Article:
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Cochrane Database Syst Rev. 2002;(1):CD001922.

Physical methods for preventing deep vein thrombosis in stroke.

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  • 1U.C.O. Clinica Neurologica, University of Trieste, Ospedale di Cattinara, Trieste, Italy, 34100.

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Deep vein thrombosis (DVT) and resulting pulmonary embolism (PE) are uncommon but important complications of stroke. There is good evidence that anticoagulants can reduce the risk of DVT and PE after stroke, but this benefit is offset by a small but definite risk of serious haemorrhages. Physical methods to prevent DVT and PE (such as compression stockings applied to the legs) are not associated with any bleeding risk and are effective in some categories of medical and surgical patients. We sought to assess their effects in stroke patients.


To assess the effectiveness and safety of physical methods of preventing the onset of deep vein thrombosis and fatal or non fatal pulmonary embolism in patients with recent stroke.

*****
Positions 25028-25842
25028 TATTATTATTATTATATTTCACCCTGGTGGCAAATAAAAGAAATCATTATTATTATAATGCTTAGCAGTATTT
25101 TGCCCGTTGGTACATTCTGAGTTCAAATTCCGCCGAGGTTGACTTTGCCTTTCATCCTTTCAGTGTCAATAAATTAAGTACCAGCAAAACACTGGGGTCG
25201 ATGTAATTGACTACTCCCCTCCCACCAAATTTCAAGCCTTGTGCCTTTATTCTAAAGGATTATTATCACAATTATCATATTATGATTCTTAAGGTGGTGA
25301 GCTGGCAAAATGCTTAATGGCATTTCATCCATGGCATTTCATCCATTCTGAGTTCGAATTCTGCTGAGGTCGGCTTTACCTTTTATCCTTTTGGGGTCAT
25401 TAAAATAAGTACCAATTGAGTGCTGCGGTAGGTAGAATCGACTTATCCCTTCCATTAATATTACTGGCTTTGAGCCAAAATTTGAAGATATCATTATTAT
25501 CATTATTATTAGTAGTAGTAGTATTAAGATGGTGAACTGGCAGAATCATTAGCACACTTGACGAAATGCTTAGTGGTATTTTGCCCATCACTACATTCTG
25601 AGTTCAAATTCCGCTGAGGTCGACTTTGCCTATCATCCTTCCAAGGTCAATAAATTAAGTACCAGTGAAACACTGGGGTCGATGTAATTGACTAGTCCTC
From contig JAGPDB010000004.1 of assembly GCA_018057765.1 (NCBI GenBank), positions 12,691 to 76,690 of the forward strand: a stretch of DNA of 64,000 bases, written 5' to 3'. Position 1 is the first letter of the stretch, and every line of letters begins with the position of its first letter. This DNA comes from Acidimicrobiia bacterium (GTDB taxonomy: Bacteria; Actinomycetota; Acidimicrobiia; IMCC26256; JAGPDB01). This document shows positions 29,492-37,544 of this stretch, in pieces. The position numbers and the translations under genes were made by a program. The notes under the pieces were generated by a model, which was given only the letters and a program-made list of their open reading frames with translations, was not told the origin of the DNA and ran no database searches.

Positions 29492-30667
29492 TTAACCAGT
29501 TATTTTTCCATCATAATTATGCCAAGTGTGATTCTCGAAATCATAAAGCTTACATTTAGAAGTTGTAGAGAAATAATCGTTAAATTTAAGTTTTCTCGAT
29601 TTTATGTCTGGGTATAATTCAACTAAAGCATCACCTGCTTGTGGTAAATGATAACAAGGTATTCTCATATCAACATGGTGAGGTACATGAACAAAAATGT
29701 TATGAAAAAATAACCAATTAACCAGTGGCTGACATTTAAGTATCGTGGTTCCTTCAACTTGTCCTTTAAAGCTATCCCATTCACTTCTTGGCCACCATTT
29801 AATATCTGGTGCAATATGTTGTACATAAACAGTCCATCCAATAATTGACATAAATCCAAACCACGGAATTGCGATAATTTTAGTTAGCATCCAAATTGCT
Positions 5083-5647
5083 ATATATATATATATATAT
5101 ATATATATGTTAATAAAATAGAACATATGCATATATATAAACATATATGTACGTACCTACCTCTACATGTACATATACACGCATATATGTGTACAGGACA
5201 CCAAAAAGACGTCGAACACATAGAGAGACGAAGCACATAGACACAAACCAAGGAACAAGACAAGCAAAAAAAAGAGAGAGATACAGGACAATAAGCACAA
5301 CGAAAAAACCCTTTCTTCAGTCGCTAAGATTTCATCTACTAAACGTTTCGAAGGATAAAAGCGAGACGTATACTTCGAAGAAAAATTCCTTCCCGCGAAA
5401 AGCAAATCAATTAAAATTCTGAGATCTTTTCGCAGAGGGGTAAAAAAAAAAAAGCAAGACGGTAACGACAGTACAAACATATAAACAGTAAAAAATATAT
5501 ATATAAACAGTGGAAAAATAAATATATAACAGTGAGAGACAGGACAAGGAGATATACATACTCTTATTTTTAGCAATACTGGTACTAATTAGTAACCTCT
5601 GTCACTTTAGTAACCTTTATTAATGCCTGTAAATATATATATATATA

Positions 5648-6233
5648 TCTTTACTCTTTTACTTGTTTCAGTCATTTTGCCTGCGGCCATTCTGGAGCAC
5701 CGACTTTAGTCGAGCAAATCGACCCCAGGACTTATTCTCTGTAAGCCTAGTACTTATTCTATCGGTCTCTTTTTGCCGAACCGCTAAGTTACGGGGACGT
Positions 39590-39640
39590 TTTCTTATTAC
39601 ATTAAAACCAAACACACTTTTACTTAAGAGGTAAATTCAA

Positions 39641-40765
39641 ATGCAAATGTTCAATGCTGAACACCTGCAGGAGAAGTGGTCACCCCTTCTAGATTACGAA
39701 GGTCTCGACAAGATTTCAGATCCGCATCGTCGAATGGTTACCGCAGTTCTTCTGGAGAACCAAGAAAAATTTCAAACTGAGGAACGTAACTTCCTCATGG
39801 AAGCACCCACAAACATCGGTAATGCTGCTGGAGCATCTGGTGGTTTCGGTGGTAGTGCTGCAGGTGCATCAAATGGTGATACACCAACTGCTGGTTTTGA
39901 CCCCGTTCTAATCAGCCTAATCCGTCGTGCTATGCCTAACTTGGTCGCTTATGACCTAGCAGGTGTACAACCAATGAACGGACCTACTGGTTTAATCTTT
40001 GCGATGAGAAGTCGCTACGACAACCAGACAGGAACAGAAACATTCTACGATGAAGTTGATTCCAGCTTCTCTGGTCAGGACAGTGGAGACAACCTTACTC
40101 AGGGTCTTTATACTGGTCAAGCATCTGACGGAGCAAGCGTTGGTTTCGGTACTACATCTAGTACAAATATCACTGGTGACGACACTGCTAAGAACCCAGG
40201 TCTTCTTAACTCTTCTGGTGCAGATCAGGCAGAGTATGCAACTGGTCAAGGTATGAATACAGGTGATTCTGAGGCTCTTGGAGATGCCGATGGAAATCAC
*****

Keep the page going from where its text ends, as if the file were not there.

We searched the Cochrane Stroke Group Trials Register (last searched October 2001). In addition we searched the following electronic bibliographic databases: Cochrane Controlled Trials Register (1999, Issue 3), MEDLINE (1966- Jan 2001), EMBASE (1980- Jan 2001) and CINAHL (1982-May 1999). The reference lists of all relevant papers were screened for additional trials.


All completed randomised unconfounded trials or controlled clinical trials comparing physical methods in patients allocated to receive physical methods, applied within one week of onset of stroke, with patients allocated to no physical methods.


Two reviewers independently searched for relevant trials and three others independently checked the results.


We identified two small trials which included 123 patients. In one trial of 97 patients, compression stockings were associated with a non significant trend towards a reduction in DVT detected by Doppler ultrasound. In one trial of 26 patients, an intermittent pneumatic compression device was not associated with a significant reduction in DVT detected by 125-I-fibrinogen scanning. Overall, physical methods were not associated with a significant reduction in DVT (Odds ratio 0.59, 95%.CI 0.24-1.48) or death (Odds ratio 5.06, 95% CI 0.96-26.78).


There is insufficient evidence from randomised trials to support the routine use of physical methods for preventing DVT in acute stroke.

[PubMed - indexed for MEDLINE]
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